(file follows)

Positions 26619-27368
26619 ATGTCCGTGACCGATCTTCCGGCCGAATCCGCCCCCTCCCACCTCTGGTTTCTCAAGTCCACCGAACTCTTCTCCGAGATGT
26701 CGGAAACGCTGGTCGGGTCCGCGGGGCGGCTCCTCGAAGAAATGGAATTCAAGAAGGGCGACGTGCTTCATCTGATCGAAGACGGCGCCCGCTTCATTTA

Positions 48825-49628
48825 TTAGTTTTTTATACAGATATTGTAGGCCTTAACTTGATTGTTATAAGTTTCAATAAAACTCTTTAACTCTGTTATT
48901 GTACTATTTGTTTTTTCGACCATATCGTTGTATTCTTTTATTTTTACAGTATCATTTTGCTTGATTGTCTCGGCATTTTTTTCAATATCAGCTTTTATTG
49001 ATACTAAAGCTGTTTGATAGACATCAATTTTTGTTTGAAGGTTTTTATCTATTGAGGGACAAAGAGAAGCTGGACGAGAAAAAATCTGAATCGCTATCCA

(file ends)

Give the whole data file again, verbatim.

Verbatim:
Positions 26619-27368
26619 ATGTCCGTGACCGATCTTCCGGCCGAATCCGCCCCCTCCCACCTCTGGTTTCTCAAGTCCACCGAACTCTTCTCCGAGATGT
26701 CGGAAACGCTGGTCGGGTCCGCGGGGCGGCTCCTCGAAGAAATGGAATTCAAGAAGGGCGACGTGCTTCATCTGATCGAAGACGGCGCCCGCTTCATTTA

Positions 48825-49628
48825 TTAGTTTTTTATACAGATATTGTAGGCCTTAACTTGATTGTTATAAGTTTCAATAAAACTCTTTAACTCTGTTATT
48901 GTACTATTTGTTTTTTCGACCATATCGTTGTATTCTTTTATTTTTACAGTATCATTTTGCTTGATTGTCTCGGCATTTTTTTCAATATCAGCTTTTATTG
49001 ATACTAAAGCTGTTTGATAGACATCAATTTTTGTTTGAAGGTTTTTATCTATTGAGGGACAAAGAGAAGCTGGACGAGAAAAAATCTGAATCGCTATCCA